• Simply building more homes will not resolve affordability issues – having the right tenure mix to meet the needs of local communities is vitally important. Assessment of local housing need, including overall numbers and tenure mix, should be determined locally based on the relevant up to date evidence, because what might be the optimum tenure mix in one place, will not be in another. The proposed new method should be optional to use for local planning authorities where it is considered to be appropriate for the housing market area that they operate within.

  • There should also be national guidance that makes clear that local planning authorities can use their own clear and justified methodology, regardless of whether that results in a local housing need figure which is higher or lower than that given by the proposed revised standard method.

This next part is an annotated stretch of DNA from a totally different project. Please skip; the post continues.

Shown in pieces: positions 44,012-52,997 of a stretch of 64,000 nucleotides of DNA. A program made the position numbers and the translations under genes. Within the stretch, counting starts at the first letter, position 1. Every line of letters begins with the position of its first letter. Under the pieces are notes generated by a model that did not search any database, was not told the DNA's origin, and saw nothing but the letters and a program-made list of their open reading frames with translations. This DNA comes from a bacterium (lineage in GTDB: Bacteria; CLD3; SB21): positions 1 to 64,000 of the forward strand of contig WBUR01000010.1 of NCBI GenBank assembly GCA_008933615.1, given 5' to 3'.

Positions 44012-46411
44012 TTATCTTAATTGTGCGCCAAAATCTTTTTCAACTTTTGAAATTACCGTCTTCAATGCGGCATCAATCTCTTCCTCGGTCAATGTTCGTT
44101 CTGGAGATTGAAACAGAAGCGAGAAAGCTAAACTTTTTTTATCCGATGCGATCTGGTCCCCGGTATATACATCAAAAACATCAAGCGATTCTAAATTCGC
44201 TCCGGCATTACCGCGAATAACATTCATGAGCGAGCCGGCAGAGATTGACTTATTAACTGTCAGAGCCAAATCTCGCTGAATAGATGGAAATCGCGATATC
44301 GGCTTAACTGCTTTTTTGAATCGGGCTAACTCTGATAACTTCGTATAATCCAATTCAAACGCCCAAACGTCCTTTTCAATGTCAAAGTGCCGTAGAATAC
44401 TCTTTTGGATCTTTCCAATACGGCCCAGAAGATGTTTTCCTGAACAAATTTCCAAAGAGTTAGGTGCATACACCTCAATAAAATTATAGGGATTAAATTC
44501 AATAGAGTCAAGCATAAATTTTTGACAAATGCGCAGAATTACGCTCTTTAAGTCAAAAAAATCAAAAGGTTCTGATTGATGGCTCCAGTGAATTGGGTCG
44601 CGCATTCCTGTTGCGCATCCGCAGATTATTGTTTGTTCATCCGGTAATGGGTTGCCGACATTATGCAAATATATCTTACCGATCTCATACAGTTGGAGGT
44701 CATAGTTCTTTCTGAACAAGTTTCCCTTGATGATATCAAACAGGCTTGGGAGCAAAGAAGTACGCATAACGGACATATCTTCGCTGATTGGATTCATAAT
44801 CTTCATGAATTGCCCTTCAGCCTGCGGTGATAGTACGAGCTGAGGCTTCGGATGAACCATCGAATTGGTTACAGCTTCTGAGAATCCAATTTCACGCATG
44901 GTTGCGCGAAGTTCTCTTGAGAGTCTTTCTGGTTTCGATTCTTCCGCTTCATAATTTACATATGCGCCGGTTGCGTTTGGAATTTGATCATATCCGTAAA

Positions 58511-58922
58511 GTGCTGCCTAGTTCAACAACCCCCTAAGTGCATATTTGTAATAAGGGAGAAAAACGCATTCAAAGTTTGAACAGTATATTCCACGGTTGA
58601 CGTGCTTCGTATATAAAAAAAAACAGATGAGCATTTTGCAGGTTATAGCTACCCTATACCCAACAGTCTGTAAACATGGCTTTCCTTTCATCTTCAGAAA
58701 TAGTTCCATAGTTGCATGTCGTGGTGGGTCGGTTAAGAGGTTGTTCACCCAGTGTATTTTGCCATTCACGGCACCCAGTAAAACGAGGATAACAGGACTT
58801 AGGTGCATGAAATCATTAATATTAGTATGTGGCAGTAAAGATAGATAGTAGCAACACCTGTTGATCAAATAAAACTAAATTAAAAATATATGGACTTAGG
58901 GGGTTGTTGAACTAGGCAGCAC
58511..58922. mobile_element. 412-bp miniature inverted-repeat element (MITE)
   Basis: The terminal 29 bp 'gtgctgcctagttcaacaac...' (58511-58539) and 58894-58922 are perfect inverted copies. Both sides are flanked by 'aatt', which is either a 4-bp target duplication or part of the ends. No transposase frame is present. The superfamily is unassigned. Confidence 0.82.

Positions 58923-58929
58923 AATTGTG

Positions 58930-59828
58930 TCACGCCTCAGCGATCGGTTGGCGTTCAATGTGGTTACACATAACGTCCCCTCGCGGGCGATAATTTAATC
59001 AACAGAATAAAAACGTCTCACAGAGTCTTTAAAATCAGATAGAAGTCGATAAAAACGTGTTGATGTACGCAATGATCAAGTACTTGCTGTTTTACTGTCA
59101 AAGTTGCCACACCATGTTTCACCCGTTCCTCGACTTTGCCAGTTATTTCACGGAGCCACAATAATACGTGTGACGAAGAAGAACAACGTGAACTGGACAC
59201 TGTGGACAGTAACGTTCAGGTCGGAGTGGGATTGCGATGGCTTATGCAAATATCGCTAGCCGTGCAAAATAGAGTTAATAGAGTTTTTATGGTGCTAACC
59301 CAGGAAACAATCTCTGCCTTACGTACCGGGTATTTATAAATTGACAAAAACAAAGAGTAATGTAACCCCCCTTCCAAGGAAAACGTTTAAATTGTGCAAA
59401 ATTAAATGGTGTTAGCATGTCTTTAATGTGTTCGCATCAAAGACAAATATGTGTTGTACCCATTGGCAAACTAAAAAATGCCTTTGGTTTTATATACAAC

• The impact of the housing need numbers resulting from the proposed changes to the standard method is very real. In some areas it risks capping ambition to drive forward economic growth, as well as providing leverage for those local interests who are less favourable to new development. In other areas, it sets an ambition that will be all but impossible in the current environment. This is exacerbated due to councils holding limited tools to incentivise developers to build the homes that local communities need at the scale and speed necessary, once permission has been granted; a situation that is not improved by the measures included in the Government’s proposals.
  • If the Government is to meet is aspirations on build out of new homes it needs to provide councils with the tools to encourage developers to build out sites with permission in a swift and timely manner.

Contact

Amy Fleming, Public Affairs and Campaigns Adviser

Amy is the LGA’s public affairs lead on devolution, economic growth, skills and employment, EU, housing and homelessness and the environment. She also supports the Devolution All-Party Parliamentary Group. Amy joined the LGA in April 2020, having previously worked for St Mungo’s.

[email protected]